Coming to an agreement regarding child custody may be one of the most difficult things divorcing parents go through. Sometimes emotions get in the way of determining what is best for the child.
Although there are exceptions, in general, studies show that joint custody is better for the child than sole custody is. For parents who decide to share custody, there are ways to make it work effectively for everyone.
According to Science Daily, one of the biggest observations is that children who live with both parents have less stress than those who live full time with one parent. Some potential explanations for this are that the child loses resources, such as money, friends and relatives, when living with only one parent, and there may be more stress when it comes time to see the non-custodial parent.
Having an equal and active relationship with both parents is much better for a child’s well-being, and this is true regardless if there is conflict between the parents or between the child and one or both parents.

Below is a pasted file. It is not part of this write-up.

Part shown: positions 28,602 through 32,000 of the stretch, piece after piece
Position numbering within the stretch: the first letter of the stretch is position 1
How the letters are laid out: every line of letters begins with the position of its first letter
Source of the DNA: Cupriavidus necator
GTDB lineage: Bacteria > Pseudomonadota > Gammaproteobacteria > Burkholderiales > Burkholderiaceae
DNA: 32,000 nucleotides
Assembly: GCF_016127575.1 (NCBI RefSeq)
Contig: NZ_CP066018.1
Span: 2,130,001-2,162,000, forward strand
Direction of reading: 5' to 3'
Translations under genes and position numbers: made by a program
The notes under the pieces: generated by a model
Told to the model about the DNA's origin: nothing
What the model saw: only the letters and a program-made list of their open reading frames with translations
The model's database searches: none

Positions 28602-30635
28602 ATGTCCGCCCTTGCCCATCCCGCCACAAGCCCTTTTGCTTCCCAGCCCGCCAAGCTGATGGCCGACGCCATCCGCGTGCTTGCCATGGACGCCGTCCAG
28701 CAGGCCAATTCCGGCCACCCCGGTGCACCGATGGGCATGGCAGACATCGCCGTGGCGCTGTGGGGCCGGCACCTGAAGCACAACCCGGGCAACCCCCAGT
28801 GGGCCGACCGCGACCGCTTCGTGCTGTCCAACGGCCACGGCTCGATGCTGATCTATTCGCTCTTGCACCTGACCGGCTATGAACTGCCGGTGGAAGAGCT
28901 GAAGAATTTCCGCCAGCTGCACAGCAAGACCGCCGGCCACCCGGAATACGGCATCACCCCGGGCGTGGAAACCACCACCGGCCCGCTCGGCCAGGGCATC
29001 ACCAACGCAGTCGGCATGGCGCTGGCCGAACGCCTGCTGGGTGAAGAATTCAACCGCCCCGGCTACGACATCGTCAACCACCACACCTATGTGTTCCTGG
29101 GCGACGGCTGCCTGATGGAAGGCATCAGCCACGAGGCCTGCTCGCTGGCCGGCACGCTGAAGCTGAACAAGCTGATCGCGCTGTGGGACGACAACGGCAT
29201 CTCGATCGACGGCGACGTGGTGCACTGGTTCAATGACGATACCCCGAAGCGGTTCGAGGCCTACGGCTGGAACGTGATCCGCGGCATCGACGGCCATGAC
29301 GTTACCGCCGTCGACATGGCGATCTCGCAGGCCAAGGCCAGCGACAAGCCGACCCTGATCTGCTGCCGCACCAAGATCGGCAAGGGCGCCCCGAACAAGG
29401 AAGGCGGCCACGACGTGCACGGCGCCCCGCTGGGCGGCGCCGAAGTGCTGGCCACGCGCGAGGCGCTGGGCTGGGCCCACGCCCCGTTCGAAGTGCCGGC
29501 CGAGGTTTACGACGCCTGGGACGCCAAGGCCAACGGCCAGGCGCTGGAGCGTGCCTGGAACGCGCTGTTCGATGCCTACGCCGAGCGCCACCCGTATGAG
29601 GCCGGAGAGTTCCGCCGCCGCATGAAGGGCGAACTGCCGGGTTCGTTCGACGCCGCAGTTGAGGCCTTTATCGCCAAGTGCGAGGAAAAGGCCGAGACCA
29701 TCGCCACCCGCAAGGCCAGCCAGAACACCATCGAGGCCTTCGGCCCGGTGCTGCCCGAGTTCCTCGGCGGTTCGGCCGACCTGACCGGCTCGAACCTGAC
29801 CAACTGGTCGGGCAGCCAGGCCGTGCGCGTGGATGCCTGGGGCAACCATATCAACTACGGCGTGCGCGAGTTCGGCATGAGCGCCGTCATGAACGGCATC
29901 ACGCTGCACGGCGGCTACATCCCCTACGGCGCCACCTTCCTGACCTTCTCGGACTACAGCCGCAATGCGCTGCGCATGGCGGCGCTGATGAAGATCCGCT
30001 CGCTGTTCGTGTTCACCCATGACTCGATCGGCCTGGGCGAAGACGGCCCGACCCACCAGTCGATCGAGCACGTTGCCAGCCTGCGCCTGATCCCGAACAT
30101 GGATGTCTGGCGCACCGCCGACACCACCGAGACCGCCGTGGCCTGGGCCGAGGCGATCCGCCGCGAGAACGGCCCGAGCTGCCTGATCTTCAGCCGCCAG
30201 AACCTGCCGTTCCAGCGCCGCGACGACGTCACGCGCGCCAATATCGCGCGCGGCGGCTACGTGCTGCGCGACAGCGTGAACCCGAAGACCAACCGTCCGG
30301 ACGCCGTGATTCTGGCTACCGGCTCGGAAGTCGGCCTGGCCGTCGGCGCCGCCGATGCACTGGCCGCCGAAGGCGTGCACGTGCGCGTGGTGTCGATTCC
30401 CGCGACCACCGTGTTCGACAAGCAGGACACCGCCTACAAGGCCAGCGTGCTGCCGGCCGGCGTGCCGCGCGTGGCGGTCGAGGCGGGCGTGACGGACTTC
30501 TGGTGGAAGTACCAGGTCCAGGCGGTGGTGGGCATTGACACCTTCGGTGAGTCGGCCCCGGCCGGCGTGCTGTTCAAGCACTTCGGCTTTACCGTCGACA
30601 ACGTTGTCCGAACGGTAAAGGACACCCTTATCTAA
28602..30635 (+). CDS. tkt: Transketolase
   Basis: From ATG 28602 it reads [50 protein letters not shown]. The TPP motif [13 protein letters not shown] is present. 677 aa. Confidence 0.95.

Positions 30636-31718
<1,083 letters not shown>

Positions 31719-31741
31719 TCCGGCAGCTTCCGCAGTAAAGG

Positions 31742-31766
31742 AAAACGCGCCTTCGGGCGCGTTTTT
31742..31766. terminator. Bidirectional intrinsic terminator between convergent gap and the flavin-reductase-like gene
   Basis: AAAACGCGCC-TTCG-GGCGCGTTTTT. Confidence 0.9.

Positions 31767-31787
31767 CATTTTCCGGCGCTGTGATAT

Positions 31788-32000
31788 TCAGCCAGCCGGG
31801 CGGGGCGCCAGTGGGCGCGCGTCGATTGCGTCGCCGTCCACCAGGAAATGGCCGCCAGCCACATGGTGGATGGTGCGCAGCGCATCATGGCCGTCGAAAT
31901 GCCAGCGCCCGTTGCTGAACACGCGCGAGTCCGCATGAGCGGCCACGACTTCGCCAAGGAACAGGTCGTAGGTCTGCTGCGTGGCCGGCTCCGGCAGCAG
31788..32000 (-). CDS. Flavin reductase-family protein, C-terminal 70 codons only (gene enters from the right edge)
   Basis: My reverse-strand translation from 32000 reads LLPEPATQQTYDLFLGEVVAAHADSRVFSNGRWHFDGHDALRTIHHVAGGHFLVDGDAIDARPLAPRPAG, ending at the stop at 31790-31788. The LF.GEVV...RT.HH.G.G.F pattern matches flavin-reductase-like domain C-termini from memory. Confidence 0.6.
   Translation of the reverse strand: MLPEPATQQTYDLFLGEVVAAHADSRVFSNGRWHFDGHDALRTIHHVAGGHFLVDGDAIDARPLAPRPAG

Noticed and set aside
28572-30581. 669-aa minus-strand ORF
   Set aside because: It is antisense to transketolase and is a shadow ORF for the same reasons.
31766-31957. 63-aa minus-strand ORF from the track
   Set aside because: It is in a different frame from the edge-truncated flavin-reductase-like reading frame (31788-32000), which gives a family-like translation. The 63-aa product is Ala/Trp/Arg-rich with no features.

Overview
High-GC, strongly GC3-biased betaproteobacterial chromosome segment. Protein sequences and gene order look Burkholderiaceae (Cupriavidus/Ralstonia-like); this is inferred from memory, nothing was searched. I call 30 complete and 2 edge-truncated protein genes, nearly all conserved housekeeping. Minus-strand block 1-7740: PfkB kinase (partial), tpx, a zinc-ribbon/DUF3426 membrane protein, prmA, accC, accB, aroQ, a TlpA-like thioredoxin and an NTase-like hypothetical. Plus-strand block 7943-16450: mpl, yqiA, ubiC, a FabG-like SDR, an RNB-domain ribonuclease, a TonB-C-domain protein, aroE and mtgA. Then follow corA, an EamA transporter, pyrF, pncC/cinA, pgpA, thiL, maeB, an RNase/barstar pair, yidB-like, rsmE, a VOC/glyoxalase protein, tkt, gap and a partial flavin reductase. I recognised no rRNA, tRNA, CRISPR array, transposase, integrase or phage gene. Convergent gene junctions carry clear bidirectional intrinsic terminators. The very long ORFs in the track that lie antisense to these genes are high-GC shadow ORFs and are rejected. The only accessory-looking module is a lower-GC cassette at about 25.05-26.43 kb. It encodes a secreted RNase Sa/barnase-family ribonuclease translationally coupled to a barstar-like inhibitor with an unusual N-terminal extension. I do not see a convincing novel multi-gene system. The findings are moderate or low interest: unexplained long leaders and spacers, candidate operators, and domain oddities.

Strategies to make joint custody work
Moving from one household family to two is difficult for everyone involved. However, Parents.com outline some tips to make joint custody workable. To start with, both parents must realize that the living situation is beneficial for the child, and they should put aside their differences and agree not to talk bad about the other one while in the presence of the child.
There is not a one-size-fits-all approach for figuring out a custody arrangement. Some considerations are the child’s age and activities, the work and social schedules of each parent and the distance between homes.
Communication is key for a successful arrangement. If the parents are unable to speak directly to one another, emailing, texting or syncing calendars may be better. It is also a good idea to review the arrangement regularly and make changes as needed.